Well, clearly SF hasn’t been like (most) other parties over the years. The conflict itself and tradition has shaped them. But, if one uses that line of reasoning to push Adams and SF together to bind culpability, then logically one can also use it to explain the context and environment, that of secrecy, putting the organization and the goals above all else, that might mean that responses would not be identical or even similar to those in more ordinary circumstances – this is indeed the line of reasoning taken to explain a range of acts from no warning bombings through to individual murder.
To be clear, I’m not suggesting either is the case. I’m pointing out that the logic used allows either interpretation, but the commentor quoted above explicitly notes that the circumstances were not ordinary given that this was during a ‘dirty war’. Note too that the commentor moves from asking questions about a party to asking questions about Gerry Adams, and explicitly ring-fencing ‘long-time Republican activists from a degree of culpability. If this is about a ‘leading part of a left alternative’ is it the party we’re talking about containing those self-same long time Republican activists or is it not? And even if we include those long-time Republican activists who walked away, say, to pick a date at random, from 1995, what of the situation predating their departure?
Is this issue about Adams, or rather the family of which he is a member? Is it about Sinn Féin? To me this seems, at least this far, more pitched towards the former than the latter. That may change.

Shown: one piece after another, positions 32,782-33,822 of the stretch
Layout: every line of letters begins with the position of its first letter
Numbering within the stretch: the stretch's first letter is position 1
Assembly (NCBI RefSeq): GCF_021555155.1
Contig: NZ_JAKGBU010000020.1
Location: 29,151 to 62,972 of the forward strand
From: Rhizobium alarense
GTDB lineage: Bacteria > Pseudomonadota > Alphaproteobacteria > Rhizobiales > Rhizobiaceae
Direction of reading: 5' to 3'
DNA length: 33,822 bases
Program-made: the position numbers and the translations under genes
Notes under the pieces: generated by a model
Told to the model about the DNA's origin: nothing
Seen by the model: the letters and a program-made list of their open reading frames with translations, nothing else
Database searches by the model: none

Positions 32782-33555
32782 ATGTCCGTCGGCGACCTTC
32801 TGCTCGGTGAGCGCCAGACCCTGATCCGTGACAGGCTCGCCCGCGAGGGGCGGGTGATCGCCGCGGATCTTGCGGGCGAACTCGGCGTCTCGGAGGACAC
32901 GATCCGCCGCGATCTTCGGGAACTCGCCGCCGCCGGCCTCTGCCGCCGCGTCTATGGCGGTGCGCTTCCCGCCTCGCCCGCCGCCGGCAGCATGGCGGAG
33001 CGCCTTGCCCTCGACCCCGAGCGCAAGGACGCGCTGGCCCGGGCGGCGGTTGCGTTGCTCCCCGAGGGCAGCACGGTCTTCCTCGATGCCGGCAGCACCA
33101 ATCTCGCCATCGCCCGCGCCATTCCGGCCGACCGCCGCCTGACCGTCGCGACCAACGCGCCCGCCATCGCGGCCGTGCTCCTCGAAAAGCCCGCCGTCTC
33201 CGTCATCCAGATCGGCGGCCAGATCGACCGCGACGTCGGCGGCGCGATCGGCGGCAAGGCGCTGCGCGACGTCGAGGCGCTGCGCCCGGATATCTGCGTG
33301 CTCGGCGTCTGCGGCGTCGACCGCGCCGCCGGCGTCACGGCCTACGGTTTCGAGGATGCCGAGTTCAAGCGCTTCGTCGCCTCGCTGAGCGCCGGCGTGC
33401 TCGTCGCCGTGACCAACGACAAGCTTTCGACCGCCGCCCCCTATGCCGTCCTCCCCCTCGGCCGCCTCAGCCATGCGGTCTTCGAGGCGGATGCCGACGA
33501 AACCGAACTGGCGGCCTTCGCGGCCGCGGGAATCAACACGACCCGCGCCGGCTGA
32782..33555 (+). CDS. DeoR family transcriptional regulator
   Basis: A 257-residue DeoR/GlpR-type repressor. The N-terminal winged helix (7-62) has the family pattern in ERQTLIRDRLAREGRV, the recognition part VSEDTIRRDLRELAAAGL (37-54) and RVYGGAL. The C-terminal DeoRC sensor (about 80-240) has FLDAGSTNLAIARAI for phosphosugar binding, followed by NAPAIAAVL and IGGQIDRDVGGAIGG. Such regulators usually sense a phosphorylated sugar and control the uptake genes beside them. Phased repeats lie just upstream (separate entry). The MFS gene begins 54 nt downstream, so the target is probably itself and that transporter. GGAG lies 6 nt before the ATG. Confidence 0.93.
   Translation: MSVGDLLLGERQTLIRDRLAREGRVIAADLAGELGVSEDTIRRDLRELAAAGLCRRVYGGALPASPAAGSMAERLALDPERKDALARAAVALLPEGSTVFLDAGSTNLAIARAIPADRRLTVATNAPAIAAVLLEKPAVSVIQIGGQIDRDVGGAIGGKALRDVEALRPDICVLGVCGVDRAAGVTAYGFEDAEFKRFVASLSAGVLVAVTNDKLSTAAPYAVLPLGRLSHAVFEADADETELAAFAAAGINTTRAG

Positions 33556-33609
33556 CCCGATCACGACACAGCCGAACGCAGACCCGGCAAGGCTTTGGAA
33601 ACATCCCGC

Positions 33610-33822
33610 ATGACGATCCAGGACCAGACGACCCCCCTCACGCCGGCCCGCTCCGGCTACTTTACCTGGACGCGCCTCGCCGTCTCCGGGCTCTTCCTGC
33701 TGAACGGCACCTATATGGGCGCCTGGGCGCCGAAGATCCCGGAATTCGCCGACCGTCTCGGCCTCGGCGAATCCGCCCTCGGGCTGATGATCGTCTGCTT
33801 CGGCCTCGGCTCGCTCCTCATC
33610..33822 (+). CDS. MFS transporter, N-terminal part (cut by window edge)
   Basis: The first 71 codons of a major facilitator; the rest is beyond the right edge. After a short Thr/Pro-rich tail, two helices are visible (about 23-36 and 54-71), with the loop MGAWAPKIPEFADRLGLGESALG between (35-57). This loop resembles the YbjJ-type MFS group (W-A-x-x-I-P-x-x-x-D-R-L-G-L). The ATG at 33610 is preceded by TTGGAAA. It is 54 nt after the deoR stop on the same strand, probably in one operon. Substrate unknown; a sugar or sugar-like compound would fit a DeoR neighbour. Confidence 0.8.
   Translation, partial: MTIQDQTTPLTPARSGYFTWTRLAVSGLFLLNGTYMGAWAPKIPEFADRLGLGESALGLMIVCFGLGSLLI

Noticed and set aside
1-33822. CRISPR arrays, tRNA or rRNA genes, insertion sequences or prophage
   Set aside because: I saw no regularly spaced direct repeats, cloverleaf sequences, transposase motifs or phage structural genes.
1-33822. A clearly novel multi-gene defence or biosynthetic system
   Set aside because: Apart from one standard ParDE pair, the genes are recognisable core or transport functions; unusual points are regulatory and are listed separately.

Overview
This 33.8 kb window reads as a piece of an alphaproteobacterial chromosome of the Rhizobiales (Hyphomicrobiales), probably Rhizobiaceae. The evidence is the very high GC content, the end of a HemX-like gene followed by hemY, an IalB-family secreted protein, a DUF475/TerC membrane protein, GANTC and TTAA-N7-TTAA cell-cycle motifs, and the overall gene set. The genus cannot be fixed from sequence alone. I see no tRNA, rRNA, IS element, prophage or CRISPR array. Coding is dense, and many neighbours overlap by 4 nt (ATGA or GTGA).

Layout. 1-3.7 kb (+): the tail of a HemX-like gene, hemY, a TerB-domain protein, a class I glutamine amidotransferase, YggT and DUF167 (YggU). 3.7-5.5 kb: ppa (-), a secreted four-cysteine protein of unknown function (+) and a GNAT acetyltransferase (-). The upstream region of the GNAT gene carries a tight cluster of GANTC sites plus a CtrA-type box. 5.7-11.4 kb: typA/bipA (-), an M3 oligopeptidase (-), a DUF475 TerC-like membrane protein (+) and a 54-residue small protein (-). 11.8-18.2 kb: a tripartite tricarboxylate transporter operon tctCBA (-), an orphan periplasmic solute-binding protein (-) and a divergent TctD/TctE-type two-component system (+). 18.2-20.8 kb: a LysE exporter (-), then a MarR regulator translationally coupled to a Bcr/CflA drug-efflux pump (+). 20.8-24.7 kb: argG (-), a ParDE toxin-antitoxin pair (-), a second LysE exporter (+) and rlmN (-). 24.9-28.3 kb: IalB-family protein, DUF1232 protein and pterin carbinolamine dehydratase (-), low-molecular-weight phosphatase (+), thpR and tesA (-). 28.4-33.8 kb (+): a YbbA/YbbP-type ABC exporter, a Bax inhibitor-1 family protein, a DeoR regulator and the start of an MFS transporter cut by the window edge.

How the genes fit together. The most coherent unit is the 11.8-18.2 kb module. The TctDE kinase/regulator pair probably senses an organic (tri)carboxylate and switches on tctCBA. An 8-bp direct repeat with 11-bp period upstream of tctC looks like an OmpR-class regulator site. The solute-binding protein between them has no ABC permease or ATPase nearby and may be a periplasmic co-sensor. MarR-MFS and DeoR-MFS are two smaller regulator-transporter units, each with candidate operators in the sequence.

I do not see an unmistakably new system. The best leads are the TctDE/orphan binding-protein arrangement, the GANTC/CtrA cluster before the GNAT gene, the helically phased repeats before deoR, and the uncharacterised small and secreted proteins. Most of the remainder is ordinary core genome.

But it feeds into a dynamic where most people are, I suspect – whatever our political origin or position, able to distinguish between the political and the personal, even in the context of the political wing of an armed insurgency. Now, it may be that as this draws out the latter does become inextricably entwined. That it is impossible to look at the history of these events and not make certain conclusions. That actions taken and responses made were inappropriate or insufficient. In that context it would clearly become a political issue.But again, given that legal issues enter the fray it seems wrong to place the cart before the horse.
The other questions raised by the commentor, as regards the progress of political change in the past twenty years? Impossible for anyone not directly involved to answer and therefore leading only to speculation. Now speculation is grand, is fine, is interesting and often entertaining. Sometimes it fills the pages of blogs, political and otherwise, but… it seems to me to be somewhat less fine when that speculation – political or otherwise – is based around an issue of child abuse which has yet to be dealt with in a court of law.
In that circumstance that speculation, or drawing conclusions prematurely seems to me to move towards using the issue of child abuse as cover to launch political attacks, because so much of this is – again at this point, unanswerable. Key figures involved have not spoken. It seems that more is to come to light.
Political attacks made in that context seem, on some level, wrong.
There will be time for consideration, little doubt of this, when any further information comes into the public domain and more particularly when it is treated in the appropriate areas. There may well be time for finger pointing, or perhaps not. But at this time in this process, in my opinion – for what its worth, there simply isn’t enough, even putting aside the sensitivities of the legal and personal issues concerned, to make any clear definitive judgments.
Anything else seems like gratuitous speculation.